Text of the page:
“Are drums hard to learn?” This is one of the many questions in new drummers minds while staring at that drum set that they’ve been eyeing at. The good news is that the drums are one of the easiest instruments to pick up and start having fun with – despite that, they are difficult to master. You’ll just need to have the determination, constant practice, and of course, enjoy every single moment that you play with this wonderful instrument.

That said, then why do some people find it hard to play drums? People have their own subjective approach when it comes to learning any musical instrument. Some may find drumming naturally innate in their personality, or have a strong internal sense of rhythm while others may struggle to handle those pair of drumsticks.

Here are some skills that are associated with learning drums, and the talents you’ll need to practice in order to become a master drummer.


Unlike most other musical instruments, you won’t have to worry about the notes when playing drums. Yet, they carry an important factor in playing music, and that is timekeeping. Although there may be differences depending on where you hit each drum, pitch isn’t necessarily a huge factor.

Being the official timekeepers of the band, drummers need to develop a solid timing that will carry on the rhythm of the rest of the instruments that are being played. This is why drummers are sometimes referred to as the ‘heart of the band.’

Some people are naturally born with this talent. If you find yourself tapping your desk while following the rhythm of your favorite tune, then you might be one of those people who have an innate talent with timing.

However, it doesn’t mean that you’re already out of the game if you don’t feel a strong sense of inner timing. Many drumming instructors can testify that this timing can be built up and improved with constant practice.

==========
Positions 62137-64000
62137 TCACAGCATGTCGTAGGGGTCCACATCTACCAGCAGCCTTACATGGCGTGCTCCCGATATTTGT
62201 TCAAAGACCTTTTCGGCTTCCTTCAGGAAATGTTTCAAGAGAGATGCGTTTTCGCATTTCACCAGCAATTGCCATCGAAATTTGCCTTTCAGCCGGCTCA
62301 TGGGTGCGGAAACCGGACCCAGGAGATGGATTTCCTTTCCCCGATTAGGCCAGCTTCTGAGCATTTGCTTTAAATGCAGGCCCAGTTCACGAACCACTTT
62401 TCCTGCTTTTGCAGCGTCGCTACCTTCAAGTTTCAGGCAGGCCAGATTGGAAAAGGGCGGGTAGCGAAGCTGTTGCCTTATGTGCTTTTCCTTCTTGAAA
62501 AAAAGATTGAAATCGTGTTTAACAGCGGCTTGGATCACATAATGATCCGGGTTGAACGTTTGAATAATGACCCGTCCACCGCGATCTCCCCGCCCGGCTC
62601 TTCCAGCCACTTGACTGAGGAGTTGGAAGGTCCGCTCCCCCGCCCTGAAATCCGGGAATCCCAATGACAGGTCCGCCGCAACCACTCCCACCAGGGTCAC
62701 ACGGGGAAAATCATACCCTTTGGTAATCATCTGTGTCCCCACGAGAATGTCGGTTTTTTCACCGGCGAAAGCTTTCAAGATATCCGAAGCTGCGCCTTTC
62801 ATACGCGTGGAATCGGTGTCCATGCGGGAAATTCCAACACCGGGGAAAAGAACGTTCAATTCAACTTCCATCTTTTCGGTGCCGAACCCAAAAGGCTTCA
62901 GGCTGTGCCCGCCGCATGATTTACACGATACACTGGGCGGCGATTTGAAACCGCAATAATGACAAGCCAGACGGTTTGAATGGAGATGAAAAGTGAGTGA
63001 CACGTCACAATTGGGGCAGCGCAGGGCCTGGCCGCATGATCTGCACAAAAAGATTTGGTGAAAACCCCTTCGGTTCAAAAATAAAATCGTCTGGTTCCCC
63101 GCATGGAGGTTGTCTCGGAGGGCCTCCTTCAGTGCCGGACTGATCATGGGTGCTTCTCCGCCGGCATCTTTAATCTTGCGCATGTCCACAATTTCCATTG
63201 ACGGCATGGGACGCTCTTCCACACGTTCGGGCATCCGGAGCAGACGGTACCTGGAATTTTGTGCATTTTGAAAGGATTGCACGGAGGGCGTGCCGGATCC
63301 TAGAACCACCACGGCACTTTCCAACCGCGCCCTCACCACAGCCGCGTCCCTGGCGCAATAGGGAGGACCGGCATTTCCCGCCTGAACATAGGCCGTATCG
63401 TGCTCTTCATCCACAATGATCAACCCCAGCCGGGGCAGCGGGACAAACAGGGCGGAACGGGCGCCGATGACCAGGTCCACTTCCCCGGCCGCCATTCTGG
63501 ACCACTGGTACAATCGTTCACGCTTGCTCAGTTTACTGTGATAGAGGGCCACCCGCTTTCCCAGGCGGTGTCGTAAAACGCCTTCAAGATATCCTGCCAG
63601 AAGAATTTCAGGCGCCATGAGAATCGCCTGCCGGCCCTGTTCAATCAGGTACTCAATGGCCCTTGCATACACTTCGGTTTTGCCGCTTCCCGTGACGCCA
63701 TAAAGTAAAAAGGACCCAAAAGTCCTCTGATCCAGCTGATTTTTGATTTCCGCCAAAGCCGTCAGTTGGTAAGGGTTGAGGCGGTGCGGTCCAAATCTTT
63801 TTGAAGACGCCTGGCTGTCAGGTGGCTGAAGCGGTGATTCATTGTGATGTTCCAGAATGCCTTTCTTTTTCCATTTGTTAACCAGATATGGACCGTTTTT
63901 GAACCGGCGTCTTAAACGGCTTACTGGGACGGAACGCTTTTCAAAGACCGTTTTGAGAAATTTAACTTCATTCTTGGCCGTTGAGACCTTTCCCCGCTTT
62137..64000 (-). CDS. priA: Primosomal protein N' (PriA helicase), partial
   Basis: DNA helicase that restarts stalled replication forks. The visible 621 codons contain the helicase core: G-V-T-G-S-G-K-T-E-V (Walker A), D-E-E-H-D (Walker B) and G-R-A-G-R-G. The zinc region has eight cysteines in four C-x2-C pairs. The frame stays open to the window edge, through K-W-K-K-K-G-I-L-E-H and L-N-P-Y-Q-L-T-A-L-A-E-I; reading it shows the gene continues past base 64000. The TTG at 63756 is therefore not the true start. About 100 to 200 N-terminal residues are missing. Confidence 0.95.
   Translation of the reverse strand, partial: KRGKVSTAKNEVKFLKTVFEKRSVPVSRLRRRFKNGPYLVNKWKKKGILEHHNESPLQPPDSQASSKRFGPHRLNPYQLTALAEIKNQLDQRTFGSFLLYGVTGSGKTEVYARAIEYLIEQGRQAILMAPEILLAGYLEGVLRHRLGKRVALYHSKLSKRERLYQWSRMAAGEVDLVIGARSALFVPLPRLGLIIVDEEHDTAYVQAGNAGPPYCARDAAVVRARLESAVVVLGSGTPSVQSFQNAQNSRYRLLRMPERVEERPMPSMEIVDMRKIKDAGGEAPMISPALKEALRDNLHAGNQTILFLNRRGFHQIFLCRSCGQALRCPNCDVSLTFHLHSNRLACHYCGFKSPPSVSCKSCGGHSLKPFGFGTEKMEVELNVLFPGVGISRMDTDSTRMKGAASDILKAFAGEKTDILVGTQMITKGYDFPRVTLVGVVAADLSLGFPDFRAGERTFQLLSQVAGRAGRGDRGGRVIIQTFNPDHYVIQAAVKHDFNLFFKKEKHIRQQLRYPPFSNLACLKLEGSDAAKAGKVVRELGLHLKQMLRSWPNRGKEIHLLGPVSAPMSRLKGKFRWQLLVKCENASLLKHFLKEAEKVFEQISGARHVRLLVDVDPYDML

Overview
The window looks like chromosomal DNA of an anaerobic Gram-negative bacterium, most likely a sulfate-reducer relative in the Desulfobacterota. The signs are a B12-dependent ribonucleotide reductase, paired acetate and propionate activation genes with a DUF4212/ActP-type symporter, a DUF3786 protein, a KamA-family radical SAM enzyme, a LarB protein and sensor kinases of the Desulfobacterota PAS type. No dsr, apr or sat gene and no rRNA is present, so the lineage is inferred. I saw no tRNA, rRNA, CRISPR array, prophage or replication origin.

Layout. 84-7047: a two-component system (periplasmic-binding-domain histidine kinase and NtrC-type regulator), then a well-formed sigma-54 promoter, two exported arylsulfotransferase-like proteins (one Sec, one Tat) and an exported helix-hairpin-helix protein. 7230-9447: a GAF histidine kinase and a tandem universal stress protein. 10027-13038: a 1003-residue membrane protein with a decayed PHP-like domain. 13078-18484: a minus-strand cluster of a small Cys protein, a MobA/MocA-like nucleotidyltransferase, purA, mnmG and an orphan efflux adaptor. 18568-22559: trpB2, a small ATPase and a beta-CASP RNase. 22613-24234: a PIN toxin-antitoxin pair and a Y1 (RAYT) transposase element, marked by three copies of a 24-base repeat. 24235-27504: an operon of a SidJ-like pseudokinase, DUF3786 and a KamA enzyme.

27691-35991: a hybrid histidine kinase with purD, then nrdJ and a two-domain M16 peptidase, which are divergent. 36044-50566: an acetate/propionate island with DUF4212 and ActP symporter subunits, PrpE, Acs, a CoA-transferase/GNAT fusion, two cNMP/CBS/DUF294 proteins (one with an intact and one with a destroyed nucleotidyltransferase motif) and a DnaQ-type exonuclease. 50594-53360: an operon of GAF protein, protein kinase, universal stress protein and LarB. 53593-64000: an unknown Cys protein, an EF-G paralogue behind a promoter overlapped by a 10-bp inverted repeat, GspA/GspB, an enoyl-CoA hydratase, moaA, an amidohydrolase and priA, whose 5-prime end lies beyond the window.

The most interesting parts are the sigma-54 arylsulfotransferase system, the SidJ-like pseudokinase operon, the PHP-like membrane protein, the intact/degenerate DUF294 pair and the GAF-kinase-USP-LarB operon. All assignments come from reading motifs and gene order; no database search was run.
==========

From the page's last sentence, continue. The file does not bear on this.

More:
Limb coordination

This skill refers to the ability to use your hands and feet in organized and coordinated movements. As you can see, drumming doesn’t just require both hands. You’ll also have to learn how to coordinate them with your feet. All these tapping and grooving are happening while you’re reading your music sheets too.

Well that may seem like an easy task, isn’t it? That is, if your brain agrees. Our brain often responds according to the actions that we are used to performing. For instance, it would be easier to tap using your right hand and right foot together, along with your left hand and left foot at the same time. However, some drumming patterns require the use of your left hand with the right foot and vice versa. This sudden shift in the body’s axis may be a bit tricky for the brain and will take you sometime to master.

Limb independence

The ability of one limb to play with a timing that is unique than the rest of the body is another skill to ponder on.

Going back to how our brain responds, it will be challenging to move one of your limb in a pattern that is not coordinated with the other limbs. Try to create a circle using your finger in the right hand, while simultaneously creating a heart pattern on the left. See the struggle?

In drumming, you’ll have to work on a limb tapping on an entirely different pattern than the rest. So perhaps, you’ll really need to begin working on your limb independence once you decide to learn drums.


Playing drums can be physically exhausting, particularly if you are learning how to play the fast-paced beats of metal drumming. As you might have seen in your favorite bands, drummers may simply sit at the back, but all their hands, feet, head, and even body move to the groove of music.

How long does it take to learn to drum?

Just like learning how to read and write, the exact timeframe in learning how to play the drums may vary from person to person. With lots of dedication and perseverance, you can even learn the basic grooves and drumming techniques in a matter of days to weeks. Some students become really good at playing drums in only a few months, where as it takes over a year for others.